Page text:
Top 3 Indoor Photo Tips

camera lens

Spring is around the corner but, at least here in NYC, we have a few more weeks of cold weather yet.

However, while it is much easier to get good photos outside, that doesn’t have to stop you from getting creative indoors.

Last month I gave you my top 5 non-technical tips for indoor photos. Now let’s get technical!

Here are my top 3 photo tips for getting the most out of your DSLR for indoor photos.

iso camera1) Get out of auto

This doesn’t mean you have to shoot fully in manual. I recommend starting with Aperture Priority. This will allow you to crank your ISO up to the maximum if necessary, giving you better results indoors. If your DSLR is older, this might mean ISO 1600. Most newer DLSR will let you to ISO 3200 or 6400 or higher.

You’ll also want to open up your aperture so your camera doesn’t need as much light, which means a lower f-stop number. Your kit lens will probably go to f/4.5 or f/3.5.

See lesson 5 of the Photosanity Workshop or check out Stop Missing the Moment if you need more help learning how to do this.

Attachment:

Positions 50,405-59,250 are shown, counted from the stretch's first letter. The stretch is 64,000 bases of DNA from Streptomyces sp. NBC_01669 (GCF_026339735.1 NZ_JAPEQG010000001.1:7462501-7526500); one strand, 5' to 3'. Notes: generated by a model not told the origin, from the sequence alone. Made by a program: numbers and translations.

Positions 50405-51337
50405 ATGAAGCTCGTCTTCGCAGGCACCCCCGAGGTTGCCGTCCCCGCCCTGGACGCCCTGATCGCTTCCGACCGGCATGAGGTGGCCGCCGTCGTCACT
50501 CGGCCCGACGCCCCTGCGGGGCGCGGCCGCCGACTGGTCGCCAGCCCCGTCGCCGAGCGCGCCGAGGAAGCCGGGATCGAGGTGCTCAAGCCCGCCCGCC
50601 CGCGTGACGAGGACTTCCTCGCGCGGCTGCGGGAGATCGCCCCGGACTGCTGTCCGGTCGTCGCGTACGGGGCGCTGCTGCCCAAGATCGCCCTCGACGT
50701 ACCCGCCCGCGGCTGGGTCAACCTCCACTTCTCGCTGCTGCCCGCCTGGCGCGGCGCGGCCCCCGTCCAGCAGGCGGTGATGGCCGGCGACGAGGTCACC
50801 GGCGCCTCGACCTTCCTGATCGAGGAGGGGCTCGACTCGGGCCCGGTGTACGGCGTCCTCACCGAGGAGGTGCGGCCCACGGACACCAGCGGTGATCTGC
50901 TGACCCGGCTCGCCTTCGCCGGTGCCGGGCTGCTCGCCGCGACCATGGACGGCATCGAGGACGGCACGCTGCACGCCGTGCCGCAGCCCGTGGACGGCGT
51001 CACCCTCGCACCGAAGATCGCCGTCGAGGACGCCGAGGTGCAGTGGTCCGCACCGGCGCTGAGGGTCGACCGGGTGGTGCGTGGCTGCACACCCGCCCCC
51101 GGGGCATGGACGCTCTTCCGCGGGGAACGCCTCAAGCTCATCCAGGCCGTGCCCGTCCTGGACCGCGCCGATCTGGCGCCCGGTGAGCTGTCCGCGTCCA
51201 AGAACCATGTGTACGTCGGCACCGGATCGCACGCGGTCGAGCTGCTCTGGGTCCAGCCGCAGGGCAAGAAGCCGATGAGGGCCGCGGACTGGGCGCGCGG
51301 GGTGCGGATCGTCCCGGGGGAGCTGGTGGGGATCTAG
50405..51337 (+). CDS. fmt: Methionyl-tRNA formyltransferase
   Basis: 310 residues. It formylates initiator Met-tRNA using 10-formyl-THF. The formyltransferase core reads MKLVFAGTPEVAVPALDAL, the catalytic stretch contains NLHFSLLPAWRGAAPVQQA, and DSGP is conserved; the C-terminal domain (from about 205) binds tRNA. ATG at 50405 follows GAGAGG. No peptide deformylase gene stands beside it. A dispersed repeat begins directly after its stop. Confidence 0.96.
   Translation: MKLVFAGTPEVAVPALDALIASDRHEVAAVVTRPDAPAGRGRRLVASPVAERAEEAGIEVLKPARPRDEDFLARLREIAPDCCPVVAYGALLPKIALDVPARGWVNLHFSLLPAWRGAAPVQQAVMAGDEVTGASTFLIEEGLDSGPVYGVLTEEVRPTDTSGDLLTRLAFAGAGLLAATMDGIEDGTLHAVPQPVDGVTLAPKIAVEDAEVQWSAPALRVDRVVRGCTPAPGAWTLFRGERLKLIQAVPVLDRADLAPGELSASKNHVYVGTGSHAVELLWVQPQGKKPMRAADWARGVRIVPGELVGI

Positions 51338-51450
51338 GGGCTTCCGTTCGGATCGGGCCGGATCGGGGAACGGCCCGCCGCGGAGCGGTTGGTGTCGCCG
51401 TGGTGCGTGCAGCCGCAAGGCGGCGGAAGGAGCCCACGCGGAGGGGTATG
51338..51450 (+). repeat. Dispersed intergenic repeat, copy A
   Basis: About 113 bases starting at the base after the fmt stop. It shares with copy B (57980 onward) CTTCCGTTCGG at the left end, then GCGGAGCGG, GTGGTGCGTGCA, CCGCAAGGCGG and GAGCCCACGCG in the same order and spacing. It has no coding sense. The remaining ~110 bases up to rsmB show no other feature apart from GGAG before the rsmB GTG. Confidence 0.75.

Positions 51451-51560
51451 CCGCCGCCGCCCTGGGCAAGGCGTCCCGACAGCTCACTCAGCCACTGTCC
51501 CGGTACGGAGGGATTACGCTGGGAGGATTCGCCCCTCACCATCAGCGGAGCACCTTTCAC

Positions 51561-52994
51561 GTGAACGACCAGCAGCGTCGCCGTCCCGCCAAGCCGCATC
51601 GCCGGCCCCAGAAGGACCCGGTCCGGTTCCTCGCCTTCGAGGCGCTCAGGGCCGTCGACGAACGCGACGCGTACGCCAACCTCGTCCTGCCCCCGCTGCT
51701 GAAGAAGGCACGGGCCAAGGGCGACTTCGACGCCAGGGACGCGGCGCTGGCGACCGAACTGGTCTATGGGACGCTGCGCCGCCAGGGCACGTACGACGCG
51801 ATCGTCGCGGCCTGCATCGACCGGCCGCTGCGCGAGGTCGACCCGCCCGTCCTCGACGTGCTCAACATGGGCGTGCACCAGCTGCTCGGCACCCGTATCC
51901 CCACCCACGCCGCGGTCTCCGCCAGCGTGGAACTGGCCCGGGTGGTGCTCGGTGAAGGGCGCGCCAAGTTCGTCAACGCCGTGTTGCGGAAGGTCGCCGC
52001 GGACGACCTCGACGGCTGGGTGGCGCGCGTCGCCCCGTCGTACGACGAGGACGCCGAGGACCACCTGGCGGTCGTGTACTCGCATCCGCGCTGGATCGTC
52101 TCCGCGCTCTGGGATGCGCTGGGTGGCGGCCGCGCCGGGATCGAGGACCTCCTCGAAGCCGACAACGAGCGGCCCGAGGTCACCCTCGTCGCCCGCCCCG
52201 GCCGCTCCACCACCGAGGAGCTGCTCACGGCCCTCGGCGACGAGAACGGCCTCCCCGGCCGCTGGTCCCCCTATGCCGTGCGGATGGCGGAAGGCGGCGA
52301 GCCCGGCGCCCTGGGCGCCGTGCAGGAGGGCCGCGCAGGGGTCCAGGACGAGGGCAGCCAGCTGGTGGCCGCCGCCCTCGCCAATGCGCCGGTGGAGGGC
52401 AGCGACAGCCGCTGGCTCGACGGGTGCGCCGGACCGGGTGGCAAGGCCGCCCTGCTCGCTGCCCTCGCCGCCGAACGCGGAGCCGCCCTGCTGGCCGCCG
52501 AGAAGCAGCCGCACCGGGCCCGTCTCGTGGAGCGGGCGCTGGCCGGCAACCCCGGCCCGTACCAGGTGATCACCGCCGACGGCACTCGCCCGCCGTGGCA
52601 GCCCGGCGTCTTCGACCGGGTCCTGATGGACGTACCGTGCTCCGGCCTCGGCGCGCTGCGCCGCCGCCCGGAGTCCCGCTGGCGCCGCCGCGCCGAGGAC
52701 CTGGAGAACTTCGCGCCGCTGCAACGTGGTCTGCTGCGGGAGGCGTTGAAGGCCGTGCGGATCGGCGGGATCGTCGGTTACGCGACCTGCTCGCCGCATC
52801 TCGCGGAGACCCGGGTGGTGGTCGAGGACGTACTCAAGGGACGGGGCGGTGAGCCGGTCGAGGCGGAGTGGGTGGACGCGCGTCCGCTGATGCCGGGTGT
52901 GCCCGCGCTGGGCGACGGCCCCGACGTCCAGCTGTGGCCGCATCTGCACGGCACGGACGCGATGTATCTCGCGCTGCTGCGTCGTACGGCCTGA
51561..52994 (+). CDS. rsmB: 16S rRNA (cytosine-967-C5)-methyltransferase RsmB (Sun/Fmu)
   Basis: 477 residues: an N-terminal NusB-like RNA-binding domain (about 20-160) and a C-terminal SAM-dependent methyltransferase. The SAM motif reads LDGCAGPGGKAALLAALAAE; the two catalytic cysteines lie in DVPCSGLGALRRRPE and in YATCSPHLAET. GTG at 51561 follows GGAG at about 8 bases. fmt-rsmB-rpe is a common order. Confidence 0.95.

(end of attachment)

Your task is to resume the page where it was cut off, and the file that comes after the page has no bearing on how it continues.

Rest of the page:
2) Get a prime lens50 mm lens

As I mention above, your kit lens will open up to f/4.5 or f/3.5, but a prime lens could take you to f/1.8 or wider, giving you better low light capabilities.

It also means you can get a shallow depth of field, where your subject is in focus and the background is blurry.

I recommend the 50mm f/1.8 lens as the best lens the least amount of money can buy.


bounce flash3) Use a bounce card for your flash

If you do have to use flash, a bounce card will help make it less harsh by bouncing light onto your subject that is softer or more diffuse. Check out these before and after photos from Light Scoop to see the difference a bounce card can make.